HL Deb 22 July 1986 vol 479 cc190-1

8 Clause 22, page 15, leave out lines 19 and 20, and insert— '(c) where he is being prosecuted under summary procedure, and either is in custody or has been liberated under section 295(1)(a) of the Criminal Procedure (Scotland) Act 1975 (liberation by police on undertaking to appear)—'.

Lord Cameron of Lochbroom

My Lords, I beg to move that this House do agree with the Commons in their Amendment No. 8. This amendment results from our discussion of this point in Committee, when I promised to look further at it. One of the reforms introduced by the Bail (Scotland) Act 1980 was to enable the officer in charge of a police station to release a person who has been arrested and charged with an offence which may be tried summarily, but to require that he give a written undertaking to appear in court on a specified day. In practice, as pointed out in discussion, such undertakings usually require appearance within a very short time—a day or two—of the release, and this may make it difficult for the accused to consult a solicitor in the normal way. We therefore propose that in such circumstances he should be eligible for automatic legal aid in the same way as are persons in custody. I beg to move.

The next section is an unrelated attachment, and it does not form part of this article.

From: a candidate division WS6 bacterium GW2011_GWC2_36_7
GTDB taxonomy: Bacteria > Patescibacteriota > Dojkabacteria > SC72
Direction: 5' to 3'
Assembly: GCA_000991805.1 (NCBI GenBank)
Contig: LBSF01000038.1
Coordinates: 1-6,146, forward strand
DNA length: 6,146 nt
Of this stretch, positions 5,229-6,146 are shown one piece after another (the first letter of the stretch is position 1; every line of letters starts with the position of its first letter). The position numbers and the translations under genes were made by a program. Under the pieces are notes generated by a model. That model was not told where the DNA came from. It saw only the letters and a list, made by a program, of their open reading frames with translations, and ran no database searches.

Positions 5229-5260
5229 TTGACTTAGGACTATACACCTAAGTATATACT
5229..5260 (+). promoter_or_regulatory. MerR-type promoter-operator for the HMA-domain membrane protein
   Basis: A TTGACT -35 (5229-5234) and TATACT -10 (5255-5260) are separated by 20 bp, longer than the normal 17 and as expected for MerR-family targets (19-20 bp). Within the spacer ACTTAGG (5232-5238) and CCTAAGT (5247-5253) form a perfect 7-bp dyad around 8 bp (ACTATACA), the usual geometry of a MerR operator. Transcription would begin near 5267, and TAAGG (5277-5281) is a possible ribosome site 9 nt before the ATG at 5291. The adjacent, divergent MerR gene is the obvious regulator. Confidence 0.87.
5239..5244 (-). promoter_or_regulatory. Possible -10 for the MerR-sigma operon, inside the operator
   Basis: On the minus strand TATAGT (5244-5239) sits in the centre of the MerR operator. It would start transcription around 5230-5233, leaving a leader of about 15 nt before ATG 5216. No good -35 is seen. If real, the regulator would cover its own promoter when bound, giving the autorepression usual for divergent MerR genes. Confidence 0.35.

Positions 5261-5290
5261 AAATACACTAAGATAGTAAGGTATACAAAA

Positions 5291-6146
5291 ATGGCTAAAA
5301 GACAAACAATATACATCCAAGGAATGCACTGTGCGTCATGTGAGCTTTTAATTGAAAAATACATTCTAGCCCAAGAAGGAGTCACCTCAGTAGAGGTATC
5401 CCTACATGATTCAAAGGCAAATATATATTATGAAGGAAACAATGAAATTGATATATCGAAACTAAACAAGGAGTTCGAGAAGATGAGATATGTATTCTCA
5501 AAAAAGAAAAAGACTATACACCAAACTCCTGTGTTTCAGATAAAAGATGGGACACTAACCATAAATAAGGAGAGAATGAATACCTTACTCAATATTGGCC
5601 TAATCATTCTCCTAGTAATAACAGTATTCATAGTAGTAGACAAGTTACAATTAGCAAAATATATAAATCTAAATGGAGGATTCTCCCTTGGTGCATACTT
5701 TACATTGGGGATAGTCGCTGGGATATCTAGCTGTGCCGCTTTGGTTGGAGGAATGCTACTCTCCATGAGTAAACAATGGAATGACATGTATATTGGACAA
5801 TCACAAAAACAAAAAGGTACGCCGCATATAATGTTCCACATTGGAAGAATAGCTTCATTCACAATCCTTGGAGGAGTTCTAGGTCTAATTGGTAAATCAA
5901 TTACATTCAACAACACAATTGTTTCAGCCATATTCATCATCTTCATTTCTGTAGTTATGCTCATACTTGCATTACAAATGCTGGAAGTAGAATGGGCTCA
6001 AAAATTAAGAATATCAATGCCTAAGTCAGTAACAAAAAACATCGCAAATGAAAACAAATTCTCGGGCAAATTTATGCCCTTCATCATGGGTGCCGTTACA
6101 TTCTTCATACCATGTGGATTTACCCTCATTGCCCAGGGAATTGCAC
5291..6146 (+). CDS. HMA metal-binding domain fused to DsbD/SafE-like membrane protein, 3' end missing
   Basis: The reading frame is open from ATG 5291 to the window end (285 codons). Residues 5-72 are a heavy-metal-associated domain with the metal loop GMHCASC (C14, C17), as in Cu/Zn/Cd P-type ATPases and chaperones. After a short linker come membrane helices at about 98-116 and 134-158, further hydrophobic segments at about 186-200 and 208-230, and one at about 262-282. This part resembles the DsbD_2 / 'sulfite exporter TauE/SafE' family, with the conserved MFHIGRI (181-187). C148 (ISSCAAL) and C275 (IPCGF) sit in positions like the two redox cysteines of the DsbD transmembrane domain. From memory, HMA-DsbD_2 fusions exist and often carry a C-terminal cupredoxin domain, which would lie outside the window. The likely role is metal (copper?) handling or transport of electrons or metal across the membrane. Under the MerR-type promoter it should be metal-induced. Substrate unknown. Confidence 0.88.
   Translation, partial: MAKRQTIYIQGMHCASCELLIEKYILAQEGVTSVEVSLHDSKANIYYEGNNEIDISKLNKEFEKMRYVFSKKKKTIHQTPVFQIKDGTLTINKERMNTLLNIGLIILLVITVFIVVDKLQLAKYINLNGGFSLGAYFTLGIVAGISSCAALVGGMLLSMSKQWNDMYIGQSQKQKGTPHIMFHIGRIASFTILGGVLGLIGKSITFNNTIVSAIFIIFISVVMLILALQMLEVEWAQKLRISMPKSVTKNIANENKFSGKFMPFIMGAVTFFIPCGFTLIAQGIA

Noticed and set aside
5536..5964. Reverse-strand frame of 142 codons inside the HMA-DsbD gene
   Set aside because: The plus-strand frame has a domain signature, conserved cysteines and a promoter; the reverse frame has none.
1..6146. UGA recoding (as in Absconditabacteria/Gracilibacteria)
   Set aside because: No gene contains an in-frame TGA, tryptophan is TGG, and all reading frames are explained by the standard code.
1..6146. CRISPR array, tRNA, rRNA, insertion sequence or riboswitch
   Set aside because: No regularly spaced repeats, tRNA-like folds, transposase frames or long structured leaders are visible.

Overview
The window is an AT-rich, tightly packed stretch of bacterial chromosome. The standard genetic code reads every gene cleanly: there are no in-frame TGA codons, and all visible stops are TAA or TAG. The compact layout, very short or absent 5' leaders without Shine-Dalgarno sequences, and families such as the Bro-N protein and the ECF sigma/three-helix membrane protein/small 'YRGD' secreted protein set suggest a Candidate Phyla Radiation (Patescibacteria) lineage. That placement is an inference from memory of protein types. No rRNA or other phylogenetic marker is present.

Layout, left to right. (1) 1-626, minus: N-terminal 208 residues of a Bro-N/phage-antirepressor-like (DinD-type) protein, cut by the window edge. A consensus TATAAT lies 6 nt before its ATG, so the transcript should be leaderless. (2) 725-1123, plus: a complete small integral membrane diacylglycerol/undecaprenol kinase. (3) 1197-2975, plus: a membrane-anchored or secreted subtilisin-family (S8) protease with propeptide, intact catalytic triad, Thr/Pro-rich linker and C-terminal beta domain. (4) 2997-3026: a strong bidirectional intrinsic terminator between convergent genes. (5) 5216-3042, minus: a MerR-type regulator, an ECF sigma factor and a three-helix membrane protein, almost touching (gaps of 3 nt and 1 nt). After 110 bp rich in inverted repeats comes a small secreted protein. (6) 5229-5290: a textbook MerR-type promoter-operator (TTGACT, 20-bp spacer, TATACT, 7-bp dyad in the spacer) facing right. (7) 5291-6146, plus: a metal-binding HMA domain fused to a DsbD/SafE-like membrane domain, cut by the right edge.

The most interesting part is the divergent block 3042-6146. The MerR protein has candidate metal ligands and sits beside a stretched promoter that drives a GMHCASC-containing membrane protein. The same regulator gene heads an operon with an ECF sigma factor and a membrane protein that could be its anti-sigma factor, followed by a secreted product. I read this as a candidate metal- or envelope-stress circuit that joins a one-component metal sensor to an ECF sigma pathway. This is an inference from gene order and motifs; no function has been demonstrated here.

Moved, That this House do agree with the Commons in the said amendment.—(Lord Cameron of Lochbroom.)

The Earl of Selkirk

My Lords, this sounds to me a sensible arrangement. I am unfamiliar with the procedure of "liberation by police on undertaking to appear". I thought that this would have been called bail. I dare say there are better words that can be used. But the amendment seems to me sensible.

Lord Morton of Shuna

My Lords, mechanical difficulties having prevented me arriving in time, I might as well say something. This amendment helps the situation mentioned at earlier stages. It is to be welcomed.

Lord Elwyn-Jones

My Lords, if I may echo the words of the noble Earl, Lord Selkirk, why do we have this charming phrase, "liberation by police on undertaking to appear"? Is that really a long way of saying bail?

Lord Cameron of Lochbroom

My Lords, with the leave of the House, it describes exactly what is done. It is a procedure in place of bail which is granted either by the court or in very exceptional circumstances, I think I am right in saying, by the Lord Advocate.

On Question, Motion agreed to.